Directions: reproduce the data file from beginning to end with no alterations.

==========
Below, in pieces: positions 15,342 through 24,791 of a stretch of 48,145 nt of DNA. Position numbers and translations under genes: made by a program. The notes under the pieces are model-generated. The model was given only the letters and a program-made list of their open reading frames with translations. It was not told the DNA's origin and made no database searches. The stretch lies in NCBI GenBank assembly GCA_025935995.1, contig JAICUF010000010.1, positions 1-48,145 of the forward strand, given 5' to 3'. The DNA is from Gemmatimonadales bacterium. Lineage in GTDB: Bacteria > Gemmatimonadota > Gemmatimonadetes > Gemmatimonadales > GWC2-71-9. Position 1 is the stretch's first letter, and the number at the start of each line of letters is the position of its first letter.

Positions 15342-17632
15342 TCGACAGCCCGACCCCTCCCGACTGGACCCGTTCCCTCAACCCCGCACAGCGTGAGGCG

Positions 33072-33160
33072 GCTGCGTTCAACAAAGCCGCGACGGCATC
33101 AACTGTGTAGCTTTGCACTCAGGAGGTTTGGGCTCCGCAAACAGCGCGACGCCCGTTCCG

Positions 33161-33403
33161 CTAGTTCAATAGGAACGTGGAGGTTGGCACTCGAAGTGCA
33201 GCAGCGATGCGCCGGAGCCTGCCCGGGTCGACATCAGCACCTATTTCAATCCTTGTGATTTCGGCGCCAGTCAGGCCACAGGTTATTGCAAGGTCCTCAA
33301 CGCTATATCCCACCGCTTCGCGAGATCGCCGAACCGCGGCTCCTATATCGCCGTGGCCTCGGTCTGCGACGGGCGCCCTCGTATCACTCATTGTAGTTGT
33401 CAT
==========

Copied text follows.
Below, in pieces: positions 15,342 through 24,791 of a stretch of 48,145 nt of DNA. Position numbers and translations under genes: made by a program. The notes under the pieces are model-generated. The model was given only the letters and a program-made list of their open reading frames with translations. It was not told the DNA's origin and made no database searches. The stretch lies in NCBI GenBank assembly GCA_025935995.1, contig JAICUF010000010.1, positions 1-48,145 of the forward strand, given 5' to 3'. The DNA is from Gemmatimonadales bacterium. Lineage in GTDB: Bacteria > Gemmatimonadota > Gemmatimonadetes > Gemmatimonadales > GWC2-71-9. Position 1 is the stretch's first letter, and the number at the start of each line of letters is the position of its first letter.

Positions 15342-17632
15342 TCGACAGCCCGACCCCTCCCGACTGGACCCGTTCCCTCAACCCCGCACAGCGTGAGGCG

Positions 33072-33160
33072 GCTGCGTTCAACAAAGCCGCGACGGCATC
33101 AACTGTGTAGCTTTGCACTCAGGAGGTTTGGGCTCCGCAAACAGCGCGACGCCCGTTCCG

Positions 33161-33403
33161 CTAGTTCAATAGGAACGTGGAGGTTGGCACTCGAAGTGCA
33201 GCAGCGATGCGCCGGAGCCTGCCCGGGTCGACATCAGCACCTATTTCAATCCTTGTGATTTCGGCGCCAGTCAGGCCACAGGTTATTGCAAGGTCCTCAA
33301 CGCTATATCCCACCGCTTCGCGAGATCGCCGAACCGCGGCTCCTATATCGCCGTGGCCTCGGTCTGCGACGGGCGCCCTCGTATCACTCATTGTAGTTGT
33401 CAT